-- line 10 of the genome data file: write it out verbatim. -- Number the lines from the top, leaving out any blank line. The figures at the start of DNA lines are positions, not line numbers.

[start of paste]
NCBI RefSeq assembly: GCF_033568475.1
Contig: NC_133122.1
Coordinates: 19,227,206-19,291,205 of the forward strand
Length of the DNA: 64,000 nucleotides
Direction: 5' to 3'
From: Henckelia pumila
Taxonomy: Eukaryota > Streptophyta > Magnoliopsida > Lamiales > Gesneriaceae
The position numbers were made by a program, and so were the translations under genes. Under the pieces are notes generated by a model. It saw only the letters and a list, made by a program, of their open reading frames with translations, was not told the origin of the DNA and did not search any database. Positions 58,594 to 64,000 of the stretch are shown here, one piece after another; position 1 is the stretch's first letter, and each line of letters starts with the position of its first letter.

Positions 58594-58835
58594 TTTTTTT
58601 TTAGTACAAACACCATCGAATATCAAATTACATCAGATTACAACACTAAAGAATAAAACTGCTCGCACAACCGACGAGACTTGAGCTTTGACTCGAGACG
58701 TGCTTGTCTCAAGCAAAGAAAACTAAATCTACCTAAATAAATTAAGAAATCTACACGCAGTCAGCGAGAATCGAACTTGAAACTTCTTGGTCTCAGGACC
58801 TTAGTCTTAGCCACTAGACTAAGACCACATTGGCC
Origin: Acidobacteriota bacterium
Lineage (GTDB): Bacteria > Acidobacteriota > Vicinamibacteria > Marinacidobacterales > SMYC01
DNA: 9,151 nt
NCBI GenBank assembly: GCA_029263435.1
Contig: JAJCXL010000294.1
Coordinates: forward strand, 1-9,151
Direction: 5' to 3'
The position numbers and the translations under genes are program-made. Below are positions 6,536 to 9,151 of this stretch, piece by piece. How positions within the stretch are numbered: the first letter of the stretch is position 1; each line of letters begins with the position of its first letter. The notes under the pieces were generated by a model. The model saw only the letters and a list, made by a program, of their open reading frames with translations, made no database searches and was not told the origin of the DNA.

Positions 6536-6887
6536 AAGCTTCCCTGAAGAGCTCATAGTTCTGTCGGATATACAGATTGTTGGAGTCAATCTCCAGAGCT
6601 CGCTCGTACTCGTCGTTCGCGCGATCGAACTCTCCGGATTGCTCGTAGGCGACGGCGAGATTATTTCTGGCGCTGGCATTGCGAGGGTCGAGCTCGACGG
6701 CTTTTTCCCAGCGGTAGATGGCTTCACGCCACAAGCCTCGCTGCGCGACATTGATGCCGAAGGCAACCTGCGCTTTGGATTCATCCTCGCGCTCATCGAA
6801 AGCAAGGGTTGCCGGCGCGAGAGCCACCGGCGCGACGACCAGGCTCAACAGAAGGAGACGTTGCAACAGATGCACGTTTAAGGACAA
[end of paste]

58594 TTTTTTT